The New York Times has a big article about the Jameis Winston rape investigation this morning.
In December 2013, state prosecutors announced they would not charge the Winston, a star Florida State quarterback and Heisman Trophy winner, with sexual assault citing a lack of evidence.
The New York Times report paints an ugly picture of the Tallahassee Police Department, which was described by a 2013 grand jury as “careless, uncaring, cavalier and incompetent.”
The takeaway from the NYT article is that police failed the accuser and that errors and oversights in the initial stages of the Winston investigation made it impossible to establish what happened that night.
The article is long, but worth the read. Here are the main points:
- The TPD suspended the investigation 66 days after the accuser filed her police report because, they said, she was being “uncooperative.” The accuser denies being uncooperative.
- Police were unable to identify Winston as the accused assailant, despite having what the NYT calls “three solid leads” toward obtaining his identity on the night the report was filed — 1) the name of another football player the accuser met at the bar, 2) security cameras at the bar, and 3) the student ID that was swiped in the taxi leaving the bar.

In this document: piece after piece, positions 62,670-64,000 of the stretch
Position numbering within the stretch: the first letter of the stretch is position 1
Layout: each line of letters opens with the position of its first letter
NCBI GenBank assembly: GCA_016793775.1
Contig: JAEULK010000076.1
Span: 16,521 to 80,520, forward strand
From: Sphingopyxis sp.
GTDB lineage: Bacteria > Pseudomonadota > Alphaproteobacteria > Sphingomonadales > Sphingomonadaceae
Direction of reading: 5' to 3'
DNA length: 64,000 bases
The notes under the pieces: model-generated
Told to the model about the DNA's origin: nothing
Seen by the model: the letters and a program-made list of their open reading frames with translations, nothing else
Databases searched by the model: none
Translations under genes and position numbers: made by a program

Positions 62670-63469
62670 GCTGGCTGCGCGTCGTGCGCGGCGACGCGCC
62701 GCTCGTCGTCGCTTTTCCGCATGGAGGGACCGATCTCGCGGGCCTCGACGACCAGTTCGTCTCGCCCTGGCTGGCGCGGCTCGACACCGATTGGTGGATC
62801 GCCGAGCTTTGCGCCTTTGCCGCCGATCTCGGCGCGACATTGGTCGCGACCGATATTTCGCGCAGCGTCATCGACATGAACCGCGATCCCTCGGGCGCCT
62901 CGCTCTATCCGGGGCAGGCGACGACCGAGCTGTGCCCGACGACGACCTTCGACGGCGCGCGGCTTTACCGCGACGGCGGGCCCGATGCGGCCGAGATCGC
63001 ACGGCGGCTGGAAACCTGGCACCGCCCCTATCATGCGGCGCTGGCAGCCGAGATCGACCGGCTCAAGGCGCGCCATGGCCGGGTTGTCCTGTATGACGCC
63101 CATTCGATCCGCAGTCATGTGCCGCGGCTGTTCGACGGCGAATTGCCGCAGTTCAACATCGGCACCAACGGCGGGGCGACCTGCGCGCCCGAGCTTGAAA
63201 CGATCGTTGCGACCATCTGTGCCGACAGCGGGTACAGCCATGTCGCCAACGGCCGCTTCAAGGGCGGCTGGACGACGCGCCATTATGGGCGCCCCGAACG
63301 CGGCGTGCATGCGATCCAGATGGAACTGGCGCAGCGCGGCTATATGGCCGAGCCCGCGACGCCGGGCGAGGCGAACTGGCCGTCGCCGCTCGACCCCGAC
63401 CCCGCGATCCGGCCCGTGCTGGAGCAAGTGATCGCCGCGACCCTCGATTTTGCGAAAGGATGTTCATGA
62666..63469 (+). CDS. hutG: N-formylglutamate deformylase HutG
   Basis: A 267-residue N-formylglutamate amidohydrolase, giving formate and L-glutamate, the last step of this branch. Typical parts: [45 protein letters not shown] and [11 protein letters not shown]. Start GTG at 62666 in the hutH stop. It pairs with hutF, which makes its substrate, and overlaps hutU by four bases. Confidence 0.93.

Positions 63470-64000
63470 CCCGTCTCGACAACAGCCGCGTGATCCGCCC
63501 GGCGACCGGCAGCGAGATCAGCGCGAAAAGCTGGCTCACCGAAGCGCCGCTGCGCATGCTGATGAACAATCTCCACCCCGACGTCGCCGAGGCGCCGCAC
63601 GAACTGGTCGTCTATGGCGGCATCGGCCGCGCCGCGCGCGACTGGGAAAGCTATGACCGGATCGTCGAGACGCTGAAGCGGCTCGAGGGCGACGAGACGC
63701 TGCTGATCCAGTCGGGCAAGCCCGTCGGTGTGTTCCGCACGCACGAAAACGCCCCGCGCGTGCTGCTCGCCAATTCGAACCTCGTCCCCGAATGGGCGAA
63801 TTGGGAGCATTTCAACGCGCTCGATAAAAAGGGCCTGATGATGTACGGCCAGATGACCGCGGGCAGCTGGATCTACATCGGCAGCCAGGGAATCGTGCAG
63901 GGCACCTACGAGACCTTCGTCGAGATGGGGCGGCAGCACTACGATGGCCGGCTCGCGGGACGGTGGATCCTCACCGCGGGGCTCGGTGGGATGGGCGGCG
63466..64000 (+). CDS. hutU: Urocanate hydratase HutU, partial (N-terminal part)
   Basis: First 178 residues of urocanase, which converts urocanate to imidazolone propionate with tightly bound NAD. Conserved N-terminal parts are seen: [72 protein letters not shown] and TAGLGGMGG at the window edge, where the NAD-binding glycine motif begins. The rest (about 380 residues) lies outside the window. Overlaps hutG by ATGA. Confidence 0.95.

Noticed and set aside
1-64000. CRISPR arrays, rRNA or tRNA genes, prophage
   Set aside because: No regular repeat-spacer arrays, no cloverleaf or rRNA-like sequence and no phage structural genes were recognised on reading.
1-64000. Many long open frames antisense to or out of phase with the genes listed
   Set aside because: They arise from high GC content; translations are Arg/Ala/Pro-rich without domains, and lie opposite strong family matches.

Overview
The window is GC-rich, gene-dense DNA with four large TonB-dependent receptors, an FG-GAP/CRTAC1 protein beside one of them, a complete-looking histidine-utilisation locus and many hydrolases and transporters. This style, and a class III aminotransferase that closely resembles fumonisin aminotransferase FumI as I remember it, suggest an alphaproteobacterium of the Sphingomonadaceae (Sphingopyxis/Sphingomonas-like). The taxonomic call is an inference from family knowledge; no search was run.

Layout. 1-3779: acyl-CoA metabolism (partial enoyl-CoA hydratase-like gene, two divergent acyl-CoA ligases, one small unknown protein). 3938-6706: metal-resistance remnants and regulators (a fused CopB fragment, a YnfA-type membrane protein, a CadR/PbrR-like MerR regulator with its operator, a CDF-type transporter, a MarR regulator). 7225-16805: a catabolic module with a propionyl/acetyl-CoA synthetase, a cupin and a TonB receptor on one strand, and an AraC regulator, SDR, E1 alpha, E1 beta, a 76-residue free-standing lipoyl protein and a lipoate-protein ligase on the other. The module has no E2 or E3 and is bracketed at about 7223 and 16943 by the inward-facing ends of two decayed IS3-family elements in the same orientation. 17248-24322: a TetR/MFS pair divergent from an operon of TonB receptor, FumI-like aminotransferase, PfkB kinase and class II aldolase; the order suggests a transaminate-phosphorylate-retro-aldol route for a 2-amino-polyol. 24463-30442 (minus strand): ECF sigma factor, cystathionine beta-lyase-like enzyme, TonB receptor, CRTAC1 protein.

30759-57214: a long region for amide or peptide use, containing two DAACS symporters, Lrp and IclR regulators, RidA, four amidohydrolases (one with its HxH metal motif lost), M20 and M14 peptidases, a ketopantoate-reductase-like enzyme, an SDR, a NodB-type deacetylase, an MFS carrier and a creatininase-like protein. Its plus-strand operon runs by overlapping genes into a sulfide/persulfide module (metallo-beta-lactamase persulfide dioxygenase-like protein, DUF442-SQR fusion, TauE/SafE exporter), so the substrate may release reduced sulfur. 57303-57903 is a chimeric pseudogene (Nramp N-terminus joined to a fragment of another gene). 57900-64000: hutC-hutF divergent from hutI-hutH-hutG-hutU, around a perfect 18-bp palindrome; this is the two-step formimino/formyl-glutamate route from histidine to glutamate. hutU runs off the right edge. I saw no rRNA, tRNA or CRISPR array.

- William Miggs, the state prosecutor, told the NYT, “Anybody that looked at this case would say you get a report at 2 in the morning, by noon you could have had the defendant identified and talked to.”
- After the accuser identified Winston 30 days later when she saw him on campus, police didn’t interview him for two weeks.
- When police called Winston to interview him, he said he had baseball practice. State prosecutors say he should have been contacted in person.
- The TFD did not take a DNA sample from Winston until a year later.
- One of Winston’s friends, football player Chris Casher, admitted to taking a video of the sexual encounter, but he wasn’t interviewed by police until nearly a year later, by which time he had deleted it.
This isn’t the first time the TPD has been accused of screwing up the case, but it’s the most detailed account of its failings yet.
We’ve contacted the Tallahassee police department and are seeking comment.
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